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Despite basketball players' protests, AnnMarie Gilbert is still on the job
Detroit Mercy coach cleared of abuse charges
 
Published Tuesday, June 8, 2021 9:10 am
by Bonitta Best

FILE PHOTO
Former Virginia Union women's basketball coach AnnMarie Gilbert is still at Detroit Mercy despite allegations of emotional, physical and mental abuse by her players. An independent investigation cleared Gilbert.

AnnMarie Gilbert lives to coach another day.


In January, Gilbert looked to be on her way out at Detroit Mercy after their remaining season was canceled due to player protests.


Gilbert was in her first season at UDM after coaching five seasons at Virginia Union, where she raised the women’s basketball program to a whole new level.


Gilbert was hired by then athletic director Joe Taylor after being out of coaching for three years due to NCAA violations as a head coach at Eastern Michigan that prohibited her from coaching. She constantly thanked Taylor for giving her a second chance when no one else would.


So, it came as quite a shock when allegations surfaced accusing her of reverting back to her Eastern Michigan ways.


Parents of every player on the UDM team signed a letter that was sent to athletic director Robert Vowels (former SIAC and SWAC commissioner and good friends with Gilbert), the UDM president and the NCAA accusing Gilbert of emotional and verbal abuse. According to media reports, Vowels met with the team and individual players but refused their suggestion of replacing Gilbert with an assistant coach for the remainder of the season. So, the season was canceled.


Three months later, Vowels said an independent investigation found the allegations of emotional, physical and mental abuse unsubstantiated. “Coach AnnMarie Gilbert will continue as its head coach,” the school said in a release. “The University has implemented additional measures to ensure that the women’s basketball program operates consistently within the core values and mission of Detroit Mercy and the bylaws of the NCAA.”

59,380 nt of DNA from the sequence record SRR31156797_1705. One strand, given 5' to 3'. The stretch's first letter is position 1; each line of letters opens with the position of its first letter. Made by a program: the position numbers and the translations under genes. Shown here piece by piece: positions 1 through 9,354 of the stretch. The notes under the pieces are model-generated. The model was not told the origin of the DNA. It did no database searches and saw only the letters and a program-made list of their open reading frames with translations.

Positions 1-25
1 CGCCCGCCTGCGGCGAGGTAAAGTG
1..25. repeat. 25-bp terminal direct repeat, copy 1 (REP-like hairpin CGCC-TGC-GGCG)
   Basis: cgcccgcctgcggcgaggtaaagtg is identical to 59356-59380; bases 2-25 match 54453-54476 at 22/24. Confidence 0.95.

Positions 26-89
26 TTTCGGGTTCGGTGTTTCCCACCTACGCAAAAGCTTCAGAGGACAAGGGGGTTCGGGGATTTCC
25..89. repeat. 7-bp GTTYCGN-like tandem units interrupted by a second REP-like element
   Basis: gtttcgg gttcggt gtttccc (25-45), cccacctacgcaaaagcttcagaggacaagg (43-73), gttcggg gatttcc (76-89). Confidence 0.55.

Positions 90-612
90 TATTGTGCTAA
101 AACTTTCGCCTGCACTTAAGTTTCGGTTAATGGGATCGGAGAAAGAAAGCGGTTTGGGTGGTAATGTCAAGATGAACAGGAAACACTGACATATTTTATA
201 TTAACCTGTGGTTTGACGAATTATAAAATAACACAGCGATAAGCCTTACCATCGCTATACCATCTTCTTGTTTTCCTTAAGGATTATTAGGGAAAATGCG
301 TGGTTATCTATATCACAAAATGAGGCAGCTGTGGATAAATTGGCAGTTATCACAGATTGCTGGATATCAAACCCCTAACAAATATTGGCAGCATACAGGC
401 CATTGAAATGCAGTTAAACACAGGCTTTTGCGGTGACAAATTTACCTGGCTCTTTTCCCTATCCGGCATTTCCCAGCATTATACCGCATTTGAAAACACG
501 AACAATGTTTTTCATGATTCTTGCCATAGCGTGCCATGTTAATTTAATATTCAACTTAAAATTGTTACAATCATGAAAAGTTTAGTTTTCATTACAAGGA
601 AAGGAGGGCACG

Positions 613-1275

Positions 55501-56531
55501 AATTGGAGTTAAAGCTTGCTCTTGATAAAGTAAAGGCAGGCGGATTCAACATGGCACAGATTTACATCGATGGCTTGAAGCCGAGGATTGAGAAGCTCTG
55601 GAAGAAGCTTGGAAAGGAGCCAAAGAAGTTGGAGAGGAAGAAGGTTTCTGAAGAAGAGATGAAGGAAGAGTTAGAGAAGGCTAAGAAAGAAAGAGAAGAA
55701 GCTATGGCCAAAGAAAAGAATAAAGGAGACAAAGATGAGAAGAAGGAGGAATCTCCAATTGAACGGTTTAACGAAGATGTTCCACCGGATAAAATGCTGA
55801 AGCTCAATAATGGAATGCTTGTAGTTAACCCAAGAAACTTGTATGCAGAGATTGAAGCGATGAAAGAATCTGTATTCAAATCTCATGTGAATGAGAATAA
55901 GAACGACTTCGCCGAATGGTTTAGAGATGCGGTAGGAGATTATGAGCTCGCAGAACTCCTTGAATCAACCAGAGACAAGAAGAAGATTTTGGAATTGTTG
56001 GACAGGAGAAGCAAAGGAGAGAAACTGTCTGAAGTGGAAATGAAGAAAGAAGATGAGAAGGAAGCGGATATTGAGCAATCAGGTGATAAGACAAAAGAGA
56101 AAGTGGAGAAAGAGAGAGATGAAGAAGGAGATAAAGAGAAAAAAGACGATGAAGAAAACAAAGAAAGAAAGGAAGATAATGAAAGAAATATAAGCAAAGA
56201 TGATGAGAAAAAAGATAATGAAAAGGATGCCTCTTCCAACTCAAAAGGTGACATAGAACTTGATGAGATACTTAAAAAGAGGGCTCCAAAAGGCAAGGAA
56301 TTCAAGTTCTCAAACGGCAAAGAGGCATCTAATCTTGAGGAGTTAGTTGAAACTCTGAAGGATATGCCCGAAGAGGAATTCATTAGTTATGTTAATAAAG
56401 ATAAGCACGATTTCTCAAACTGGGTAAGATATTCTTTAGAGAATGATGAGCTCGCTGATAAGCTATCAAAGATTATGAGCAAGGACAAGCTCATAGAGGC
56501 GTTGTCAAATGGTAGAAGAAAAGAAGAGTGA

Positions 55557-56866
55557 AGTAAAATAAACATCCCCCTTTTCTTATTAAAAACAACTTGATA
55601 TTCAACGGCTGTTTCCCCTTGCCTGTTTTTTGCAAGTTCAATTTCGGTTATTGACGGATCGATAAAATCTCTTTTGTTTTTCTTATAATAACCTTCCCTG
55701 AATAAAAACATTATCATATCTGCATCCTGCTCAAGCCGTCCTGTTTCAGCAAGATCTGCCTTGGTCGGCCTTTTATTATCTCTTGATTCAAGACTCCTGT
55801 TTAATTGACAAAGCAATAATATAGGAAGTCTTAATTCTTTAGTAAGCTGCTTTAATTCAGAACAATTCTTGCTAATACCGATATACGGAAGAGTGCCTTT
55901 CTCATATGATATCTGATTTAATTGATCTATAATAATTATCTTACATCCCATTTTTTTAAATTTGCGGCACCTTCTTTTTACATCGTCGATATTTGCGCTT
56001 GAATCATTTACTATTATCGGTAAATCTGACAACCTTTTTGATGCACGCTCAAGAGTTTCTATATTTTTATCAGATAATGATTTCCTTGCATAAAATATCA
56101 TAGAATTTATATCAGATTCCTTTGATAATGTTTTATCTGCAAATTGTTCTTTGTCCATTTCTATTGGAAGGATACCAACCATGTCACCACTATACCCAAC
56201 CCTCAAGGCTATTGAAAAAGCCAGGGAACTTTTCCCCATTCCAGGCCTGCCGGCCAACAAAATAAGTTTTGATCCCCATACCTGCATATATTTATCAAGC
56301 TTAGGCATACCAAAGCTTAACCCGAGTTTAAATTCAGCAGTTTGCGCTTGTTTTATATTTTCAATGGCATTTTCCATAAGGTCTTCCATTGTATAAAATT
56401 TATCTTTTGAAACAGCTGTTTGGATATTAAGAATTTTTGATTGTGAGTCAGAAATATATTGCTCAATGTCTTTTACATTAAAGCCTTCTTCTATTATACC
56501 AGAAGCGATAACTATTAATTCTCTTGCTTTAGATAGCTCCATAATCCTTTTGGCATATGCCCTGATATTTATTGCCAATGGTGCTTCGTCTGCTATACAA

Charlotte native and UDM guard Jiera Shears went public on Twitter about Gilbert and the accusations, and later spoke with the Detroit media. Shears expressed how disappointed the players were after learning last month that Gilbert was staying.


“Our cries for help were not taken seriously,” she told The Detroit News. “It was extremely disappointing.”


An email of the five-page letter written by the parents to Vowels has been widely circulated on the internet. In it, they contend that “Gilbert made it very clear that her priority is basketball over academics.”


They go on to say that Gilbert consistently tried to get players to change their schedules and/or majors so as not to interfere with practice. Several players were asked to drop classes for practice, even though those classes were graduation required. When they refused, they were accused of not being team players or only “concerned about academics.”

The more serious allegations said Gilbert and the athletic trainers dissuaded players from seeing a doctor, and told them not to report any COVID symptoms if they felt sick.


Mental health became a major issue, according to the email. Gilbert’s constant emotional abuse became “so toxic and draining that players have made comments in the locker room about  having suicidal thoughts as well as purposely injuring themselves…”


As stated here before, there was never any hint of scandal at VUU while Gilbert was there, or else they covered it up very well.


Regardless, Gilbert keeps her job, while Shears and the entire team entered the transfer portal after the season was canceled. Two withdrew their names, but for all intents and purposes, Gilbert will have an entirely new squad in the fall.


Bonitta Best is sports editor at The Triangle Tribune in Durham.

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